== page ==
Fat tongue linked to sleep apnea risk
Obese adults with a significantly larger tongue and higher percentage of fat are more likely to develop obstructive sleep apnea than others, says a study.
New York: Obese adults with a significantly larger tongue and higher percentage of fat are more likely to develop obstructive sleep apnea than others, says a study.
Common warning signs for sleep apnea include snoring and choking, gasping, or silent breathing pauses during sleep.
Obese adults with sleep apnea had significantly greater tongue volumes, tongue fat and percentage of tongue fat than obese controls without sleep apneea, the findings showed.
"This is the first study to show that fat deposits are increased in the tongue of obese patients with obstructive sleep apnea," said principal investigator Richard Schwab, a professor at University of Pennsylvania Medical Center in Philadelphia, US.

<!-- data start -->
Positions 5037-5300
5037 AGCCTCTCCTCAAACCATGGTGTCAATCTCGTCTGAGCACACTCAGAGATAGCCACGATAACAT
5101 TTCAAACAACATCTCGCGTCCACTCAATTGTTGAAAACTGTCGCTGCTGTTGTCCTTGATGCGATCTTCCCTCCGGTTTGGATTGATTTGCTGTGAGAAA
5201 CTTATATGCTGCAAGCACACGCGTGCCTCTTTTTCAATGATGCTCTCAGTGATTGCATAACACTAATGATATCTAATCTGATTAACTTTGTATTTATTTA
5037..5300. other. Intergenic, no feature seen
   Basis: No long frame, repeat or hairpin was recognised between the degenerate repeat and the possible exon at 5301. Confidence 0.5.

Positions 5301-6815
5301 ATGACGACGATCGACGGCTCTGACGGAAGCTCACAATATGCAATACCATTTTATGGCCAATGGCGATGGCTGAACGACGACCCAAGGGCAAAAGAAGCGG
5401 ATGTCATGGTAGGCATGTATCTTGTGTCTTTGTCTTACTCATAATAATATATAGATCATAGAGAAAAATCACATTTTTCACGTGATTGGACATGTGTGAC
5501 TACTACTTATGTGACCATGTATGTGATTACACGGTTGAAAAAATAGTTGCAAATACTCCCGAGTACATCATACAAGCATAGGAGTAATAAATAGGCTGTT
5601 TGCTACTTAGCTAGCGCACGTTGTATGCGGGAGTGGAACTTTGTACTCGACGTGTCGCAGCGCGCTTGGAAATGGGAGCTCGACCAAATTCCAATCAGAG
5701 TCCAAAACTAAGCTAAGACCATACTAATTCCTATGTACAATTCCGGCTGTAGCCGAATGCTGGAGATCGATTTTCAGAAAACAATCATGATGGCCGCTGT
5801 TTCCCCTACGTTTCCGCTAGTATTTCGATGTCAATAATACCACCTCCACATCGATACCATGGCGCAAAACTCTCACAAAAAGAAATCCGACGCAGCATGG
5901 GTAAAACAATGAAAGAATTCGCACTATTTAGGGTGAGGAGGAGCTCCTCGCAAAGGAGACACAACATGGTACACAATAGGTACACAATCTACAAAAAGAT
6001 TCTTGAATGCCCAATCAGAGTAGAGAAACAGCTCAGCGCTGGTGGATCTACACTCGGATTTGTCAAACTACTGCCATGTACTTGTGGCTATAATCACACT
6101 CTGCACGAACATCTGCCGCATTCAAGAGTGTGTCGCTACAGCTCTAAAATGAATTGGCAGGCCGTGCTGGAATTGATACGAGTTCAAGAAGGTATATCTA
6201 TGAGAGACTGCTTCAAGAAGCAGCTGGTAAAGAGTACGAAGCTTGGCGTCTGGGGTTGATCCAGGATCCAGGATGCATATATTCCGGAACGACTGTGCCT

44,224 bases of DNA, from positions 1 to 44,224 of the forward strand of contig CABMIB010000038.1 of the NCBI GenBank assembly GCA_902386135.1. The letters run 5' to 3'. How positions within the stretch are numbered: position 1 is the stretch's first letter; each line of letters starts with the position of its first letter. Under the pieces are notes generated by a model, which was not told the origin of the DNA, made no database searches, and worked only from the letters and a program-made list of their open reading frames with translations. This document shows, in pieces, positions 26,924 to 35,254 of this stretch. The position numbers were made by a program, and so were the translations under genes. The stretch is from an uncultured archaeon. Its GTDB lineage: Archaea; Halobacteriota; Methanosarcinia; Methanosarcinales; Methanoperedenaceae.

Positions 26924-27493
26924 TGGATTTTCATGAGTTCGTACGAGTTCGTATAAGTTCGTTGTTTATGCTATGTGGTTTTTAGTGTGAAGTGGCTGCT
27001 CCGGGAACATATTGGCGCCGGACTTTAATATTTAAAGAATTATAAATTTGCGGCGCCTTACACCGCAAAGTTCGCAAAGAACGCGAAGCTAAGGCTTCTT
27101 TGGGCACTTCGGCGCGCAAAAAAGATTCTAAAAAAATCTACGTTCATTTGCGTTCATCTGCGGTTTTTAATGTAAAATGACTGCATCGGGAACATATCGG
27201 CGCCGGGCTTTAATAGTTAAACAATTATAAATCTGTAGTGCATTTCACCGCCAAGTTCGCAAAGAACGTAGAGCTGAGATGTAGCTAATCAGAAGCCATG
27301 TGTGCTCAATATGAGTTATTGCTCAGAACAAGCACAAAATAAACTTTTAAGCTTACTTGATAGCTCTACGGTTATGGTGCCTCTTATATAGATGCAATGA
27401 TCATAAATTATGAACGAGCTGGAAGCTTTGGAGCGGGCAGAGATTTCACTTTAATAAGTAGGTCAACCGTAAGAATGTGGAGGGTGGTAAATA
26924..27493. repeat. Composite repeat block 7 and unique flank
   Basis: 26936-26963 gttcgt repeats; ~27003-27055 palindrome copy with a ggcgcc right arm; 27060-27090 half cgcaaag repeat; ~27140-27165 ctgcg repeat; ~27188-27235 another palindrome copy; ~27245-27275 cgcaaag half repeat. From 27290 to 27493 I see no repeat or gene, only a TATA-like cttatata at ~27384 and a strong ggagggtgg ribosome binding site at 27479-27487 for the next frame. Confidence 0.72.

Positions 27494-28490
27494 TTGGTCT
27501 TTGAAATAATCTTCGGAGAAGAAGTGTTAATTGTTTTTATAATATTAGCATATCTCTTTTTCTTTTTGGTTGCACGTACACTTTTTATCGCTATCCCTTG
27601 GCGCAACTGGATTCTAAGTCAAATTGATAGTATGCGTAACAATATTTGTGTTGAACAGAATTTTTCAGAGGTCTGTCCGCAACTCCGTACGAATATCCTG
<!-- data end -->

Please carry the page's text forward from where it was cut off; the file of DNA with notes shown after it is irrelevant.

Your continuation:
Further analysis found that tongue fat percentage in participants with sleep apnea was site-specific, with increased fat toward the base of the tongue in the retroglossal region.
"Tongue size is one of the physical features that should be evaluated by a physician when screening obese patients to determine their risk for obstructive sleep apnea," said Timothy Morgenthaler, president, American Academy of Sleep Medicine.
The study involved 90 obese adults with sleep apnea and 31 obese controls without sleep apnea.
All participants underwent high resolution upper airway magnetic resonance imaging (MRI).
In addition to enlarging the size of the tongue, increased tongue fat may impair the functioning of the muscles that attach the tongue to the bone, preventing these muscles from positioning the tongue away from the airway, the authors proposed.
The study appeared in the journal Sleep.